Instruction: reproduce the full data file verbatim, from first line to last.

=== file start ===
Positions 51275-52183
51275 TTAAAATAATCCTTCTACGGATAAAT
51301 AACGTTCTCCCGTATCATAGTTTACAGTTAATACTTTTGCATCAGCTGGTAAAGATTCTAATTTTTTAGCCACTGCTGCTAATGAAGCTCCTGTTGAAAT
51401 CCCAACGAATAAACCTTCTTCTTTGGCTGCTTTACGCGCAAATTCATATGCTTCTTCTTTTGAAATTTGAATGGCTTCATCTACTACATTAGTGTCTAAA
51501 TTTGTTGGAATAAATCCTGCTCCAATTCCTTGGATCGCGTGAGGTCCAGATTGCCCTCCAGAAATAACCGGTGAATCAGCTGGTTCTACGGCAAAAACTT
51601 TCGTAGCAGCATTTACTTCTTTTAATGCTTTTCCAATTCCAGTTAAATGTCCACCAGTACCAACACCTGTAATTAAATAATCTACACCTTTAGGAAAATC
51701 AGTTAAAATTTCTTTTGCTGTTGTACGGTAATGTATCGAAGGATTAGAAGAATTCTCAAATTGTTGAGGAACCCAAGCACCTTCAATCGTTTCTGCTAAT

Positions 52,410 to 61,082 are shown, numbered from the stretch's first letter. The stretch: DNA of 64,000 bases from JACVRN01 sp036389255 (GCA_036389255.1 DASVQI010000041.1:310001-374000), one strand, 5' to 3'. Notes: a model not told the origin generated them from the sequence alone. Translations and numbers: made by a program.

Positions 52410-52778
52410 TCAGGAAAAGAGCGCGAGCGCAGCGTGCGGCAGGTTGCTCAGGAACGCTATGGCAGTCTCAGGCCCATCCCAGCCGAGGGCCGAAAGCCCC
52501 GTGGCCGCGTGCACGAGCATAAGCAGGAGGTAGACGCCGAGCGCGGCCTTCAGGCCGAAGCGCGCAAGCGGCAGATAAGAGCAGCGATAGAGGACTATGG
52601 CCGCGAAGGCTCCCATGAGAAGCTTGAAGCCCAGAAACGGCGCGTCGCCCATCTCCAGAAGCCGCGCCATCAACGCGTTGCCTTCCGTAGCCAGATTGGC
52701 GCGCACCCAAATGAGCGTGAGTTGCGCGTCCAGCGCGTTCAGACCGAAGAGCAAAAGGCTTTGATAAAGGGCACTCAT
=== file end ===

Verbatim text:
Positions 51275-52183
51275 TTAAAATAATCCTTCTACGGATAAAT
51301 AACGTTCTCCCGTATCATAGTTTACAGTTAATACTTTTGCATCAGCTGGTAAAGATTCTAATTTTTTAGCCACTGCTGCTAATGAAGCTCCTGTTGAAAT
51401 CCCAACGAATAAACCTTCTTCTTTGGCTGCTTTACGCGCAAATTCATATGCTTCTTCTTTTGAAATTTGAATGGCTTCATCTACTACATTAGTGTCTAAA
51501 TTTGTTGGAATAAATCCTGCTCCAATTCCTTGGATCGCGTGAGGTCCAGATTGCCCTCCAGAAATAACCGGTGAATCAGCTGGTTCTACGGCAAAAACTT
51601 TCGTAGCAGCATTTACTTCTTTTAATGCTTTTCCAATTCCAGTTAAATGTCCACCAGTACCAACACCTGTAATTAAATAATCTACACCTTTAGGAAAATC
51701 AGTTAAAATTTCTTTTGCTGTTGTACGGTAATGTATCGAAGGATTAGAAGAATTCTCAAATTGTTGAGGAACCCAAGCACCTTCAATCGTTTCTGCTAAT

Positions 52,410 to 61,082 are shown, numbered from the stretch's first letter. The stretch: DNA of 64,000 bases from JACVRN01 sp036389255 (GCA_036389255.1 DASVQI010000041.1:310001-374000), one strand, 5' to 3'. Notes: a model not told the origin generated them from the sequence alone. Translations and numbers: made by a program.

Positions 52410-52778
52410 TCAGGAAAAGAGCGCGAGCGCAGCGTGCGGCAGGTTGCTCAGGAACGCTATGGCAGTCTCAGGCCCATCCCAGCCGAGGGCCGAAAGCCCC
52501 GTGGCCGCGTGCACGAGCATAAGCAGGAGGTAGACGCCGAGCGCGGCCTTCAGGCCGAAGCGCGCAAGCGGCAGATAAGAGCAGCGATAGAGGACTATGG
52601 CCGCGAAGGCTCCCATGAGAAGCTTGAAGCCCAGAAACGGCGCGTCGCCCATCTCCAGAAGCCGCGCCATCAACGCGTTGCCTTCCGTAGCCAGATTGGC
52701 GCGCACCCAAATGAGCGTGAGTTGCGCGTCCAGCGCGTTCAGACCGAAGAGCAAAAGGCTTTGATAAAGGGCACTCAT